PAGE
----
Mattapoisett Library director retires from ‘dream job’
MATTAPOISETT — After 11 years as library director, Susan Pizzolato will be leaving a legacy of improved programs and services when she retires from what she described as her “dream job” this week.
New executive director Jennifer Jones replaced Pizzolato on Sept. 1.
Pizzolato said she has always been bookish, but studied some nursing in college in Boston.
After receiving an MFA in poetry, the Long Island native worked a research job at Radcliffe College’s Schlesinger Library before taking a career break to raise her three sons in Wareham with husband Gene.
“[The] South Coast is very much like Long Island,” she said. “I can’t imagine not living near water.”
But she couldn’t stay out of the library. Pizzolato volunteered as a library trustee in Wareham in the 1980s when the town was building the library’s main branch, which she said changed her understanding of “what a contemporary library looked like.”
This led to a second master’s degree in library science, after which she became a reference librarian in Wareham at age 38. She loved the work because it felt like she was always solving mysteries, she said.
She was eventually promoted to assistant director in Wareham, where she focused on social services and family literacy before leaving more than a decade ago to become director in Mattapoisett.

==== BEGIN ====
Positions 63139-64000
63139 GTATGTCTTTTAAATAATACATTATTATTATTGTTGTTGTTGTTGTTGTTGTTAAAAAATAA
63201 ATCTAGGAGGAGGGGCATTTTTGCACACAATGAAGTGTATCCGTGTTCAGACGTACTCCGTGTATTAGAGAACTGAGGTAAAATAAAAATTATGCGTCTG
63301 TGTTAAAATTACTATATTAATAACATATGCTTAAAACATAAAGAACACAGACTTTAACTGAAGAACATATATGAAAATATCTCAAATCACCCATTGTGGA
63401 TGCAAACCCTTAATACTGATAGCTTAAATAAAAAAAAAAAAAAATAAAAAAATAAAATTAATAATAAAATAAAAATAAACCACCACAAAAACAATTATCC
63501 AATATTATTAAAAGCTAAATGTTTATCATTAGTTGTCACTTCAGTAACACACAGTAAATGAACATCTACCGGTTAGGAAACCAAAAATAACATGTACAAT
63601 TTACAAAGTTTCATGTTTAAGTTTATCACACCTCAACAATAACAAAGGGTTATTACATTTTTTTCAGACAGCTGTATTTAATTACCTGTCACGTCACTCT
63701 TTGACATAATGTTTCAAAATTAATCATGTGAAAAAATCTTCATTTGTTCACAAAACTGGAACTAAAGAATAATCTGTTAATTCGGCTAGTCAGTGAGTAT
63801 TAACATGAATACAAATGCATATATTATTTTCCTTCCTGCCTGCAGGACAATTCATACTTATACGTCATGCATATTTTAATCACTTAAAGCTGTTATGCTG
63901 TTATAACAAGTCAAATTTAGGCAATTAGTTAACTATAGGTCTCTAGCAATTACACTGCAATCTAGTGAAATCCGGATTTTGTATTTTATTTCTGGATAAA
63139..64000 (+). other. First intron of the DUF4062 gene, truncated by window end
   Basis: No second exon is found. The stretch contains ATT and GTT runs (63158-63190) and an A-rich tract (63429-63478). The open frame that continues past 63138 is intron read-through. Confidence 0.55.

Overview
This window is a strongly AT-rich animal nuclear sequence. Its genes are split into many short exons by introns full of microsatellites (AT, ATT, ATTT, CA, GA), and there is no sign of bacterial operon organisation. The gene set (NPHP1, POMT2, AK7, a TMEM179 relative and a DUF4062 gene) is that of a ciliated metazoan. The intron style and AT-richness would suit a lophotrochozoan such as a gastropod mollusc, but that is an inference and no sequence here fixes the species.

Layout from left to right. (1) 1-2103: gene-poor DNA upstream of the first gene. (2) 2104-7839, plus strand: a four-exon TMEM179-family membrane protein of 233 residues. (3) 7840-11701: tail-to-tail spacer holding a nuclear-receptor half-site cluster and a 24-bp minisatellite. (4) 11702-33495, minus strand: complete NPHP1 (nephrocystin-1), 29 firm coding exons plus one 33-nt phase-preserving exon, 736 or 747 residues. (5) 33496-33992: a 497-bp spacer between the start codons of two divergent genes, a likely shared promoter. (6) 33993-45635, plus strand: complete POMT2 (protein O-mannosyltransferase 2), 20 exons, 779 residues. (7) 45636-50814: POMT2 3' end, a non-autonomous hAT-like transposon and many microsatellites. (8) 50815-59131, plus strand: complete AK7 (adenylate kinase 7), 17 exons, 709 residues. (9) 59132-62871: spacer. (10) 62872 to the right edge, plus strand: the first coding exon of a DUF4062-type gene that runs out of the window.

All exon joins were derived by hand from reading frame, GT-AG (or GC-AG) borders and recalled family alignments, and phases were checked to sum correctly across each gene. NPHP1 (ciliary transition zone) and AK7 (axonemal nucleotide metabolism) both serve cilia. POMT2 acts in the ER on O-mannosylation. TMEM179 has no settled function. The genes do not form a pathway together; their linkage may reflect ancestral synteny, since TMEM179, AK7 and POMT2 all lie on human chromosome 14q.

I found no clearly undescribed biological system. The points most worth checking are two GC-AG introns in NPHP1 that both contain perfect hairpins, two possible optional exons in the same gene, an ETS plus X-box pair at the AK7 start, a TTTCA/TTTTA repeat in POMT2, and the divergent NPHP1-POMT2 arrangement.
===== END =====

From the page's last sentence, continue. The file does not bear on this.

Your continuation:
The library had just been renovated the previous year — and residents were eager for programming, something she said played well to her strengths.
Since taking the reins, Pizzolato has developed and expanded the library’s programs and services, including the “Library of Things” — which allows patrons to check out a variety of items like musical instruments, sewing machines, fishing poles and science activity kits.
She said continuing these services in the time of coronavirus will require support from taxpayers.
The outgoing director views her work as “really a public service,” adding that patrons often have “a need for information as much as for things to read.”
She noted that library work involves building trust with the public, and that she enjoys seeing how people evolve. But COVID-19 posed a new challenge.
One way that the library can evolve amid the pandemic, Pizzolato noted, is by providing more materials to parents for online learning as kids return to a hybrid model in schools.
In the last few months, she said it has been “very labor-intensive to serve patrons while they are not at the library.”
The plan, she added, is still to open libraries slowly, and keep the safety of patrons and staff in mind first.
And she trusts the library staff and incoming director Jones to do a good job, saying that she is confident the Mattapoisett Free Public Library will “thrive” under Jones’ leadership and that she is “comfortable” with leaving.
Pizzolato said that during retirement she plans to explore varied interests: spending more time with her poetry group, traveling when possible to see her sons, and fishing, which is an old passion she would love to revive.
As for a goodbye party, she said, she has never been a huge party person and will not miss having a huge celebration.
“I did my service,” she added.